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@RVN SF VET According to Sean Naylor Rumsfeld specifically nixed artillery from the TIPFID, believing them unnecessary due to air power capability... And then the A-10s and fast movers could not stay on station long enough and the AC 130s could not operate in daylight. Suddenly the most powerful military force in the history was pinned down without fire support, and the Taliban had artillery. Shameful and astounding. If Naylor's account is accurate of course.
2 months ago on Access denied | The Best Defense
@Rubber Ducky @oldtanker Agreed. But Westy got his 200k, just not the next 200k he asked for. The 101st was denied an artillery battery in the initial Afghan operation. That is like 150 guys and eight guns. In 2009 the president did not draw the line at another 200 thousand men, he cut an already small request by 20 thousand - an amount that made no real difference politically or financially, but a tremendous number if you are trying to hold on in Helmand Province six months later. These choices became so critical, and yet represented relatively minor troop numbers. And that is command failure.
Degrees of possible culpability aside, sometimes a message must be sent. I suspect this was received loud and clear.
That said, Gurganus requested additional forces on multiple occasions. So did TF Ranger in Somalia (specifically the USAREUR ready mech platoon which was literally waiting on the phone call). So did Petraeus in Afghanistan, and many others. And the politicians made the political calculus and said, "no."
At some the leadership in both the Pentagon and the White House must take responsibility to ensure that adequate military force levels accompany political goals. From the 101st lacking fire support in Operation Anaconda, to the waive off of the 4th ID prior to the invasion of Iraq, to far more examples from the past 12 years than I care to count... politicians and political appointees have made political decisions that have unnecessarily cost American soldiers their lives.
Granted, this is not a new occurrence in American military history, but the trend line seems to be increasing. and in the past it was often due to the simple lack of resources, rather than as a result of a political unwillingness to go all in.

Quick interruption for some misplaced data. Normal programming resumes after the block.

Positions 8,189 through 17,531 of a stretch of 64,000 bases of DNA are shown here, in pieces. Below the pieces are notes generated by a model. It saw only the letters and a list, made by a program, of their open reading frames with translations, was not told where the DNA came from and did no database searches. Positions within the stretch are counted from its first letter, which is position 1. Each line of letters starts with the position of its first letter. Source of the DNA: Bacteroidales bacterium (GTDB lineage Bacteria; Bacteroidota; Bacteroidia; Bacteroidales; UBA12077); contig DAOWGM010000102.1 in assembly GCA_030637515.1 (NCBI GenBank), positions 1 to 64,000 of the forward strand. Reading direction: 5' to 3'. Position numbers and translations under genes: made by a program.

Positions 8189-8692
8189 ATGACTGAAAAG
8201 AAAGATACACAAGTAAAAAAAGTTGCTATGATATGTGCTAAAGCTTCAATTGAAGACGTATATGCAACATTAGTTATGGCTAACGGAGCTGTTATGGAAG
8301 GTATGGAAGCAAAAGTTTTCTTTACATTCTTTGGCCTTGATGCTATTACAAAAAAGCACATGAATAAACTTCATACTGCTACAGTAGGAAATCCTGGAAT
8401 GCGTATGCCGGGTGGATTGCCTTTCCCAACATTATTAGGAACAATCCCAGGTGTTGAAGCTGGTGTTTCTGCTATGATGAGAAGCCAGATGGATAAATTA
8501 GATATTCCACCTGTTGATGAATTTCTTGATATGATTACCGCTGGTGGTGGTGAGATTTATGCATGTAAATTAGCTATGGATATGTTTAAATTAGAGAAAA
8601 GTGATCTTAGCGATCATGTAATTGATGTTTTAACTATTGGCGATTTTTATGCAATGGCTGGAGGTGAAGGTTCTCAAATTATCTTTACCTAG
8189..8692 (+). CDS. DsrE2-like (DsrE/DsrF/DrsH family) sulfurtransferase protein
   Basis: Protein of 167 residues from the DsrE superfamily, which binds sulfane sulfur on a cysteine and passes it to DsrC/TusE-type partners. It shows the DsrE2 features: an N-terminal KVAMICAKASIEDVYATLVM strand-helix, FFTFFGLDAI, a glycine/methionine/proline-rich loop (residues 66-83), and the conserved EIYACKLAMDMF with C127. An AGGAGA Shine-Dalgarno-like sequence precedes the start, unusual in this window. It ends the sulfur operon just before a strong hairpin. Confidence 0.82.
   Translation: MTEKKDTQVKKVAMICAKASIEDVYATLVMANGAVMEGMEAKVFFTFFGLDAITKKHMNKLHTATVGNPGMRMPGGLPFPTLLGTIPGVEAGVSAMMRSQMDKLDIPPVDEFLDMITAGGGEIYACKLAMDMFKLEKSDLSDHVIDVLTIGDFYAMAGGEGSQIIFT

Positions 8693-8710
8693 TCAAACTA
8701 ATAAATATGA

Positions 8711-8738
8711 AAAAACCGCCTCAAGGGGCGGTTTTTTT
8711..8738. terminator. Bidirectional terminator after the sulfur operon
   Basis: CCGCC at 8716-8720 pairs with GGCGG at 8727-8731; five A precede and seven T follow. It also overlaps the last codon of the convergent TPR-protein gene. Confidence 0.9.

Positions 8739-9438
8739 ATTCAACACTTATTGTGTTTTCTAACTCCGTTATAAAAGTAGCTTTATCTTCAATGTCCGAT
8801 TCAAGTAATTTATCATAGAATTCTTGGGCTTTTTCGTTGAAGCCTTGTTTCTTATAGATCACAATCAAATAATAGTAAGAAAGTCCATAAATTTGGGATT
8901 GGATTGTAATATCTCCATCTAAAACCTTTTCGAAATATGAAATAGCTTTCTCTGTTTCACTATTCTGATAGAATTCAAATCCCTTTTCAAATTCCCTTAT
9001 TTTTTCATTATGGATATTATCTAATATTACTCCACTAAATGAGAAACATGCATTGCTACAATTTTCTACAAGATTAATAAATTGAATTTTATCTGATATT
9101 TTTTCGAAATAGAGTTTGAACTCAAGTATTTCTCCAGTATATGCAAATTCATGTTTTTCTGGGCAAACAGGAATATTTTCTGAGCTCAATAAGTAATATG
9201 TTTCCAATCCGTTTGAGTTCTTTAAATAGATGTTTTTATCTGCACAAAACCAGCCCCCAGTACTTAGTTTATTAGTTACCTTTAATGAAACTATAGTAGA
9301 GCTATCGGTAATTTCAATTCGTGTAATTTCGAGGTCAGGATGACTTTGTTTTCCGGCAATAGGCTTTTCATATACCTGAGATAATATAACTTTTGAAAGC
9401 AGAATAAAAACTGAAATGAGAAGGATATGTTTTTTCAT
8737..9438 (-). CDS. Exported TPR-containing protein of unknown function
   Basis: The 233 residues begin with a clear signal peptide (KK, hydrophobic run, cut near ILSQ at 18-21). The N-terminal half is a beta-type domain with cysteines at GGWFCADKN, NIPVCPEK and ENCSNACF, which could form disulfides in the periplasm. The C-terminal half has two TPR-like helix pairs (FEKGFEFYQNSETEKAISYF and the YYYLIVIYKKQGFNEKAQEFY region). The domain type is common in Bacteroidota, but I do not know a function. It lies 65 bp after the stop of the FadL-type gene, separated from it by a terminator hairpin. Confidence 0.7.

When I made the very difficult decision to leave the active Army in 1994 I knew one simple fact: It would be 5-10 years before I could know for certain if I had made the right decision. Now granted, I had not done two tours in Iraq or Afghanistan. But I had recently seen the less than scenic parts of Kuwait, Somalia, and Bosnia. The promise of more of the same left me looking for another life plan.
Now, nearly 20 years later I know that my decision was sound... But there are times when I miss the directness enabled by a clear chain of command and the camaraderie of the profession of arms, an experience that can come from no other endeavor.
2 months, 3 weeks ago on Access denied | The Best Defense
Perhaps if the intervention is "unbelievably small" is only a little undemocratic.
2 months, 4 weeks ago on Access denied | The Best Defense
Imagine if Patton, Bradley, and Eisenhower (and hundreds of other officers like them) had bailed after WWI, concerned about budget cuts and the failure of the Army to move in what they perceived was the correct doctrinal direction.
So while I value the insight, I'm just not sure that a junior officer's perspective on these larger issues is relevant. As a lieutenant and captain I only had a vague sense of these larger issues, in both peace and war. The job of a junior officer is to dig in, to learn your craft, to suffer - and to be ready to lead again when your time comes.
5 months, 1 week ago on Access denied | The Best Defense
If you only read one thing his year, make it the Epilogue to this final volume. I was prepared for the typical 'what I think of all this after 10 years' conceit. Instead I discovered a quiet, contemplative, and deeply moving coda to the story of a horrible human event. The book's final sentence moved me to tears. History books don't normally do that, but great books do.
5 months, 2 weeks ago on Access denied | The Best Defense
@kosmosioux You are sadly mistaken in the idea that you are missing nothing here. I found all three books in this trilogy full of new facts, details, and clear-eyed analysis. After more than 30 years of reading WWII history in detail, writing and conducting research at the National Archives on the subject, I learned from each book. This series stands with any other in the genre, and marks an impressive achievement.
Sadly, the famous story of Fidel Castro getting a tryout of offer from either the Washington Senators or (then) NY Giants, despite detailed articles in Harper's Magazine and other sources, is just a good story. Though this is a fun baseball card: http://www.infinitecardset.blogspot.com/search/label/Fidel%20Castro
That said, I understand Che' had a good short game and could putt with some accuracy...
5 months, 3 weeks ago on Access denied | The Best Defense
I read Swiss and thought Swede... this Alzheimer's thing is nasty.
6 months ago on Access denied | The Best Defense
The issue may be a moot point, as the opportunity to engage diplomatically and in a limited military fashion has now perhaps past. The proxy forces that have joined the conflict on both sides are far beyond any US diplomatic engagement, and militarily the situation is now so muddled that intervention would simply place us in the middle. Or place weapons in the hands of groups that we would usually cross the street to avoid.
The president's 'policy,' such that it is, has utterly failed. His speeches and proclamations have landed without impact, leaving his rhetoric empty and unsupported by any concrete initiatives. The justifications used for intervention in Libya - primarily related to saving innocent lives - apparently have no legitimacy in the Syrian conflict.